- Casting – You need to find actors/actresses otherwise known as the “talent.” There’s plenty of people looking to make it as actors, I suggest putting aside something in your budget to hire talent, even if you don’t have much money, pay them something. You’ll find much higher quality talent if you pay.
- Prompt – If your video is an actor speaking more than a small paragraph directly to the camera, you’ll need a teleprompter. If you don’t have the cash for the real one, then grab an ipad. Hold it behind the camera and a little above. Watch your angle though! Too high and it will become obvious the actor is not looking into the lens.
Script and Shot List
A script and shot list are important for any type of video to ensure that you capture everything you need for the edit. Re-shooting is very expensive in the film world and even if you’re just shooting a no-budget youtube video, it’s always a pain. A video script is not the same format as a film script. A video script is written in the format of a shooting script.
-[Resource: How to Write a Video Script]
The shooting script is chronological and the shot list is not. The shot list, which is just a basic spreadsheet of your shots, should group shots together based on camera location. If you’re filming a dialogue between 2 people using reverse, ots (over the shoulder) shots, you would film the whole dialogue from one angle, then move the camera and film the other. This is a funny concept at first because editing makes the conversation appear to be seamless, although unless it’s a multi-camera shoot, the actors are probably delivering their sides of the conversation at different times.
Ex. Shot List
|1||Wide||Squirley walks into the saloon||Some dust in air|
|2||Med||Squirley looks left then right|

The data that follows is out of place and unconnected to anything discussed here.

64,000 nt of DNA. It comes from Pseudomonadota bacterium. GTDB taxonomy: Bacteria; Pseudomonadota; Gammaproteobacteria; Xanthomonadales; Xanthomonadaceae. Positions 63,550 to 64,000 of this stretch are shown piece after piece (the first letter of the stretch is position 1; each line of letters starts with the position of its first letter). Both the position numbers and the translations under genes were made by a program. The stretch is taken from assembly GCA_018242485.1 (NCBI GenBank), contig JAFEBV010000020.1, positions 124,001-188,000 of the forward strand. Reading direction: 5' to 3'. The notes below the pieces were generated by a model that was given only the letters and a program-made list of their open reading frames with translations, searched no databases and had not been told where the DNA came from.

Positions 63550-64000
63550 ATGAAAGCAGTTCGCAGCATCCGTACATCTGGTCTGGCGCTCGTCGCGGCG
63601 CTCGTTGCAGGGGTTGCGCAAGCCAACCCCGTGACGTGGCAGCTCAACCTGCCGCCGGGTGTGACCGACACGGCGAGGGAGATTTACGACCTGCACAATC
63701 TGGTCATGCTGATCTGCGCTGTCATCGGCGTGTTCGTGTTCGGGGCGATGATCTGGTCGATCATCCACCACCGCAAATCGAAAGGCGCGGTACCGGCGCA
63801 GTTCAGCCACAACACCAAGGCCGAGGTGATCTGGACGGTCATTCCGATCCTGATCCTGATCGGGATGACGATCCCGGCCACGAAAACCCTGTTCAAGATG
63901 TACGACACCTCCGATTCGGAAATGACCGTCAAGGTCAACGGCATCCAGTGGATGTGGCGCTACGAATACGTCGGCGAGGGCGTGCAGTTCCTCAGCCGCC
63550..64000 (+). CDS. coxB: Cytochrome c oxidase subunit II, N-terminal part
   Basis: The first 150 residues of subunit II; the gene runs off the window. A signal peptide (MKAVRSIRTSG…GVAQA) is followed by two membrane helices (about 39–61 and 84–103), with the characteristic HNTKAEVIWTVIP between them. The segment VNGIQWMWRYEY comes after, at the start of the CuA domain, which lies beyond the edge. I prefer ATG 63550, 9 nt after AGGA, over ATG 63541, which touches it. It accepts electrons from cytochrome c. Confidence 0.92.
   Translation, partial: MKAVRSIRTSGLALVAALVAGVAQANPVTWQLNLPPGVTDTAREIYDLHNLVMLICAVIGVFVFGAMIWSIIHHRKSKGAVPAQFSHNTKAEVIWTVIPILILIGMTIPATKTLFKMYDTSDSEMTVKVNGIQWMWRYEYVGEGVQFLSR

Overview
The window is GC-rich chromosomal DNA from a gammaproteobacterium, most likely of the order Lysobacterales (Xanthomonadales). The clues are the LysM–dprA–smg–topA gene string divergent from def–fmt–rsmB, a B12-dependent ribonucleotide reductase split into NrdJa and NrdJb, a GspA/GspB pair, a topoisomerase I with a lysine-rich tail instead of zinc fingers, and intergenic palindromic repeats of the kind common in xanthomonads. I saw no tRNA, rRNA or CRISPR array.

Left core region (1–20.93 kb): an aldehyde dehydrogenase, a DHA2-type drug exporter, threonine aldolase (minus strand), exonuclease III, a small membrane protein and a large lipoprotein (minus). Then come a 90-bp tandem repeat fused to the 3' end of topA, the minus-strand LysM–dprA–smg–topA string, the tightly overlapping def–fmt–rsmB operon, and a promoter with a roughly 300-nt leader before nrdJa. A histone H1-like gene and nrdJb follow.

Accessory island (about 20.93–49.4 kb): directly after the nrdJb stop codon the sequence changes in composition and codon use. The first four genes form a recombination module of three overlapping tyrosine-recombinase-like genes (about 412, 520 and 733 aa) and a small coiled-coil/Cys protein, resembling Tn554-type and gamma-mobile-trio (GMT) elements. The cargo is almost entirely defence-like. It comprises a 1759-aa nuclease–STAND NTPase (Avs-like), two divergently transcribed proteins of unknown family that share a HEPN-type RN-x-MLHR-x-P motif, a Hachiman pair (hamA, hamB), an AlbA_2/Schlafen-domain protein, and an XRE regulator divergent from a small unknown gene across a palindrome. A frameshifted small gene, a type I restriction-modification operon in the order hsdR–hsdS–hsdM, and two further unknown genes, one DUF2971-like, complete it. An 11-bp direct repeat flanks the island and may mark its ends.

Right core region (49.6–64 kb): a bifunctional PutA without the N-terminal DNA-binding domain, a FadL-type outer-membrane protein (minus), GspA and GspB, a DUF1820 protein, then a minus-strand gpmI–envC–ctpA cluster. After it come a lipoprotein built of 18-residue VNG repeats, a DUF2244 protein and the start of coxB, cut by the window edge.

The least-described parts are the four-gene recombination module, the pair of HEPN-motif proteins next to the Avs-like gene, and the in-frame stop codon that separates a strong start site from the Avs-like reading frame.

|3||CU||Spots something and freezes|
|4||Long||Reaches for gun||slow motion|
|5||ECU||Cocks hammer||need sound fx|
Est Shot = Establishing Shot (the initial shot of a scene, “establishing” the location)
Ext = Exterior (outside)
Int = Interior (yup, inside)
Wide = Full actor plus a good bit of surroundings
Long Shot = Full Actor Head to Toe
Medium Shot = Actor Waist-Up
CU = Close-Up (ex. doorknob)
ECU = Extreme Close-Up (ex. eye)
Securing good locations is one of the most difficult things without a budget. It’s a very common amatuer mistake to not recognize the importance of the location you’re shooting in, it’s definitely one of the best ways to increase the production value of your video. just realize there’s a big difference between your kitchen and a romantic rooftop moon-lit dinner. Begin scouting and securing locations in the verybeginning otherwise it will get put off and you’ll end up taking anything last minute and your video will look homemade. All the good places to shoot expect to be compensated for their space/time therefore it’s difficult to secure quality locations on a shoestring budget. You can find good locations but it takes time without money and that’s why you need to begin early on in the process.
This concludes part 1 (pre-production) of the 3-part series “How to Make a Video” part 2 (production) is coming soon.